An excellent story for older girls, told with understanding and humor, about one of the most important facets of growing up. (from the inside flap)

Love Taps Gently by Janet Lambert (1955)

Charming, lovable Susan Jordon, whose longing for a home was happily satisfied in A Dream for Susan, is now sixteen and even better able to cope with the disturbing family crises which develop so unexpectedly. The manner in which Susan and the Jordon family as a whole, meet these crises, forms the plot of this appealing story.

The Jordons' life at Gladstone Gates has settled into a happy routine. Neal, Susan's twin, and young Vance are working for the summer on the Parrishs' estate. Although General Jordon, now a business executive rather than an Army officer, is disturbed by his erratic step-daughter Gwenn's threat to sue him for mismanagement of her inheritance, he is trying to keep the three younger children from knowing of the unpleasant development. With everyone apparently happy, Susan is enjoying a mild flirtation with her other half-sister Alice's young brother-in-law, Keith Drayton. Keith proves a source of constant irritation to Bobby Parrish, whose career as an Army Lieutenant has done little to dampen his light-hearted exuberance. As far as he is concerned, Susan is his property, and his attitude is causing Susan some uneasiness. All of the Jordons miss the youngest daughter, Bitsy, who for five years has been living in England with her oldest sister, Jennifer and her husband, Cyril, Lord Carlington.

When suddenly Bitsy returns to America, a cold, self-centered thirteen-year-old; and when Gwenn explodes on the family unexpectedly and collapses into a serious illness, the Jordons find that both problems can be solved with gentle understanding and love. Bobby Parrish surprises everyone by his own surprising contribution and even Bitsy comes to realize that love is a gentle giving, rather than an insistent demand.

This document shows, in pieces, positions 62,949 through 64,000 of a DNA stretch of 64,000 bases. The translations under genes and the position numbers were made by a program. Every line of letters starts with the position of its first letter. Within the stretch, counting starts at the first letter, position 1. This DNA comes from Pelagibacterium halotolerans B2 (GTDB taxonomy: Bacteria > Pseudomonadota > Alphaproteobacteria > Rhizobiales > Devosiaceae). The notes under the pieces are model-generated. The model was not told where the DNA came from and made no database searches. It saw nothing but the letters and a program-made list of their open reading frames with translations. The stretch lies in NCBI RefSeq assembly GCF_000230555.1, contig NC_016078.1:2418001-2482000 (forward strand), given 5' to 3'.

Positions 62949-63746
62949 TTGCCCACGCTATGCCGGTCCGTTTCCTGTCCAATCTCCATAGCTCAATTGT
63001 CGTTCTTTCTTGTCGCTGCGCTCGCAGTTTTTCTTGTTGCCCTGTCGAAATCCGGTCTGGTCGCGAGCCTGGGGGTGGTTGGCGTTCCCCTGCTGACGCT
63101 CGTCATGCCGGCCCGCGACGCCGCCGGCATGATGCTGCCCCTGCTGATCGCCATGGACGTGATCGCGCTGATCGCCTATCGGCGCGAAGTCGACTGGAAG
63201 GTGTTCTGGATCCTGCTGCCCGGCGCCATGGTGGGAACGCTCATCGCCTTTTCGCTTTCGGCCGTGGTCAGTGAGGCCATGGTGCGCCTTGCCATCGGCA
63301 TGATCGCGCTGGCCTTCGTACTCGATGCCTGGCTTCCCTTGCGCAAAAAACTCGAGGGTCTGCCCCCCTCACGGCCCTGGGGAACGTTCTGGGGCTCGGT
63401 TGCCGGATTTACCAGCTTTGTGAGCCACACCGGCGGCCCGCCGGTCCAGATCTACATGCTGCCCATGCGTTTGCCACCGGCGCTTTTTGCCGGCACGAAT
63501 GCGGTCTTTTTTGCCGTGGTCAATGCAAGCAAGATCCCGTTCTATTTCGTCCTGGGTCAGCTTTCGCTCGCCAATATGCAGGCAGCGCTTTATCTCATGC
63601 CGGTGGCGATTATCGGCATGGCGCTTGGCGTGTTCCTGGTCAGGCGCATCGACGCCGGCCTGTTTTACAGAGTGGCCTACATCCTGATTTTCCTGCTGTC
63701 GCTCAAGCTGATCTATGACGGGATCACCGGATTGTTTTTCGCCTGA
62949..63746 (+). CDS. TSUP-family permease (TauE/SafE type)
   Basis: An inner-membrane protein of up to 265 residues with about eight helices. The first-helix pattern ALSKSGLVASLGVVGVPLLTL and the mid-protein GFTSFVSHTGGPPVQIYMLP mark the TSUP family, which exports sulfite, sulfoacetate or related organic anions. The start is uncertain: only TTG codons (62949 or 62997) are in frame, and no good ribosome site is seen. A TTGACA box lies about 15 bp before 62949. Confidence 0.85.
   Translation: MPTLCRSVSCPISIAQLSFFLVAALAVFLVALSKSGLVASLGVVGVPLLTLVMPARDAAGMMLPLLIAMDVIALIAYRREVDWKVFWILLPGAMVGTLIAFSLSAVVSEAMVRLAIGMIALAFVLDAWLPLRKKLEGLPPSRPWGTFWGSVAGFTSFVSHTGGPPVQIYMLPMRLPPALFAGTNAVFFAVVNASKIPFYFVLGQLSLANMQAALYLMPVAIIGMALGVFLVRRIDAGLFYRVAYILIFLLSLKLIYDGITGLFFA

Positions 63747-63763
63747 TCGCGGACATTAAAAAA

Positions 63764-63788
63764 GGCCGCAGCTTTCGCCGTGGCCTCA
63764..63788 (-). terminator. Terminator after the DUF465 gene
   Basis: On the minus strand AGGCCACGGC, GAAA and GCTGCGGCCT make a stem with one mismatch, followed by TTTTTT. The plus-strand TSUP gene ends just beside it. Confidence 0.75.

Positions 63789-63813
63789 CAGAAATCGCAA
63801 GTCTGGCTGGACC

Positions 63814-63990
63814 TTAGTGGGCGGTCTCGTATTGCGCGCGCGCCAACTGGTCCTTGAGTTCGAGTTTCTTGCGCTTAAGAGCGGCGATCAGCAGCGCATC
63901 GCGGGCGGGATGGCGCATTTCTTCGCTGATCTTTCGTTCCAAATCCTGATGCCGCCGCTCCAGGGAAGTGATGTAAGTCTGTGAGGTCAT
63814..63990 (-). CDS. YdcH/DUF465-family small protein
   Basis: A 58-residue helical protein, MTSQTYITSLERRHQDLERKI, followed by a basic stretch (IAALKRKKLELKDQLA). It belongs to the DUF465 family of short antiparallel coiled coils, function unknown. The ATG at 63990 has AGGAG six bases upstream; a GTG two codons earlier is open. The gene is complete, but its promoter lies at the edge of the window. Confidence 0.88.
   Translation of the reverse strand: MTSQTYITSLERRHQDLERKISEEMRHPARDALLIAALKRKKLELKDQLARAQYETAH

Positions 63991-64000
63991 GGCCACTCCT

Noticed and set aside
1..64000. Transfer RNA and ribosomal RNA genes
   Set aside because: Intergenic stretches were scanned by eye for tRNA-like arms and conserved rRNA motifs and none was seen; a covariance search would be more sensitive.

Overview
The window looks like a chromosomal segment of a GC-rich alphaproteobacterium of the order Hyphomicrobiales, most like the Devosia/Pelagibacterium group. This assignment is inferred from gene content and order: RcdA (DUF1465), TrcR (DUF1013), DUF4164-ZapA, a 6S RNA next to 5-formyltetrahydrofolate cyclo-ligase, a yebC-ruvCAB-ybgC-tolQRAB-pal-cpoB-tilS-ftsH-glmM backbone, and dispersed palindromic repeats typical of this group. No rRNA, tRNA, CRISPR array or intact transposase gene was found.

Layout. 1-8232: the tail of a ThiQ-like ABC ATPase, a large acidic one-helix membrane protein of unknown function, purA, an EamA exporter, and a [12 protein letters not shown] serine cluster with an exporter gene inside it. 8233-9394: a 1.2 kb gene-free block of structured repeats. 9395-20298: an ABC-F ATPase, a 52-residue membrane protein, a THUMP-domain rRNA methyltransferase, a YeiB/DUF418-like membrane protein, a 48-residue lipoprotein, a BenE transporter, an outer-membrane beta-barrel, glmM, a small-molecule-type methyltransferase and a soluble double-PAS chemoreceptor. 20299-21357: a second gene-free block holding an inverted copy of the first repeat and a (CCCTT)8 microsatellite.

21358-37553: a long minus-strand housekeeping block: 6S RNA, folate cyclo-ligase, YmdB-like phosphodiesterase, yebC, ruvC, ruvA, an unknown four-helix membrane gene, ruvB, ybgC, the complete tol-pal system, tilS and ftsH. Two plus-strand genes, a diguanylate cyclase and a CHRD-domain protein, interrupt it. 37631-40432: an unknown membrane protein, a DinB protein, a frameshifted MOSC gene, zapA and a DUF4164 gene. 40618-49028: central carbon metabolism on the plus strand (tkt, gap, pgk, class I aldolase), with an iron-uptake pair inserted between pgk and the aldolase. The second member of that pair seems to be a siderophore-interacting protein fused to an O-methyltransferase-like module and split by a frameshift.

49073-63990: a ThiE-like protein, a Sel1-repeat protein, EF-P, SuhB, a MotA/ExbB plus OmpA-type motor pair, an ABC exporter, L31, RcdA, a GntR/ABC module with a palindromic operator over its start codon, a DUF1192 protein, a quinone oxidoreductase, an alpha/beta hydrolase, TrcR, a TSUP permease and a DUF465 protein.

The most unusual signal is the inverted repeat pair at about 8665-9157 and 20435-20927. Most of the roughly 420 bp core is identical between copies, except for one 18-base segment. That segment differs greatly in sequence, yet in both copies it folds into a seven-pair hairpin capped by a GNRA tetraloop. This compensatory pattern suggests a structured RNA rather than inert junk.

Readers who are meeting the Jordons for the first time will be enchanted with this delightful family. Those to whom the Jordons are old friends, will be gratified that Susan's summer ends happily, after all! (from the inside flap)

Junior Miss by Sally Benson (1939)

Reflection in a Million Mirrors

She's tall for her twelve years, and heavily built. From her shoulders to her knees she is entirely shapeless, and below her skirt, which is too short for her, her legs are hard and covered with scratches. She wears a sloppy sweater, two charm bracelets of a brassy color, and a locket and chain that fastens so tightly around her neck it seems it might throttle her. In the locket is a rather dim snapshot of a kitten and a clear picture of Tyrone Power, clipped from a movie magazine. She's outgrown her devotion to Tyrone Power, but she still gets a lump in her throat when she remembers the kitten, whose name was Bilgy. She has also outgrown toys at Christmas, but there's something empty about Christmas Day in spite of the jade green lounging pajamas and the silk stockings. She's the girl you loved in the stage and screen plays based on this book, and she personifies all the naive realities and sophisticated fantasies of the in-between years. (from the back cover)

Editorial Comment: Could this be a LESS enticing description? Also, I love the note on the back of the Pocket edition: Share this book with someone in uniform. I'm sure they'll love it!